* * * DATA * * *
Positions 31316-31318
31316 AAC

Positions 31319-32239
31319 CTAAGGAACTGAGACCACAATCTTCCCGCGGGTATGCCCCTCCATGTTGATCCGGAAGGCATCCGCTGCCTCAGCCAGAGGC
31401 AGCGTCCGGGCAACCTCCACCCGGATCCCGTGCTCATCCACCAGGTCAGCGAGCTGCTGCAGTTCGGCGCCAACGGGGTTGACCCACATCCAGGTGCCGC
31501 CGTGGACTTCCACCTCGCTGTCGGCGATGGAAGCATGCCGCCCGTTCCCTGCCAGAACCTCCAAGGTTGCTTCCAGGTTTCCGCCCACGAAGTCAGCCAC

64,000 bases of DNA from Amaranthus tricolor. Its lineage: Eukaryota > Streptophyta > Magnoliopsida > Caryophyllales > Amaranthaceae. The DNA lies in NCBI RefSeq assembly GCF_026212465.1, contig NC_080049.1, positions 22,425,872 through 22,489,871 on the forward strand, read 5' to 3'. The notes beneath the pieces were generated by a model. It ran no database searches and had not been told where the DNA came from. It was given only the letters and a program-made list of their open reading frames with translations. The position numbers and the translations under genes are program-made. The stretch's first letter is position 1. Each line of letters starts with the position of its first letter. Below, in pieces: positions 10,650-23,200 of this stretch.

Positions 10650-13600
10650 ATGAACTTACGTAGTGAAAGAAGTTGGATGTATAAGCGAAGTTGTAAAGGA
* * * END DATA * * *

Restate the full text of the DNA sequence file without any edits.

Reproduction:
Positions 31316-31318
31316 AAC

Positions 31319-32239
31319 CTAAGGAACTGAGACCACAATCTTCCCGCGGGTATGCCCCTCCATGTTGATCCGGAAGGCATCCGCTGCCTCAGCCAGAGGC
31401 AGCGTCCGGGCAACCTCCACCCGGATCCCGTGCTCATCCACCAGGTCAGCGAGCTGCTGCAGTTCGGCGCCAACGGGGTTGACCCACATCCAGGTGCCGC
31501 CGTGGACTTCCACCTCGCTGTCGGCGATGGAAGCATGCCGCCCGTTCCCTGCCAGAACCTCCAAGGTTGCTTCCAGGTTTCCGCCCACGAAGTCAGCCAC

64,000 bases of DNA from Amaranthus tricolor. Its lineage: Eukaryota > Streptophyta > Magnoliopsida > Caryophyllales > Amaranthaceae. The DNA lies in NCBI RefSeq assembly GCF_026212465.1, contig NC_080049.1, positions 22,425,872 through 22,489,871 on the forward strand, read 5' to 3'. The notes beneath the pieces were generated by a model. It ran no database searches and had not been told where the DNA came from. It was given only the letters and a program-made list of their open reading frames with translations. The position numbers and the translations under genes are program-made. The stretch's first letter is position 1. Each line of letters starts with the position of its first letter. Below, in pieces: positions 10,650-23,200 of this stretch.

Positions 10650-13600
10650 ATGAACTTACGTAGTGAAAGAAGTTGGATGTATAAGCGAAGTTGTAAAGGA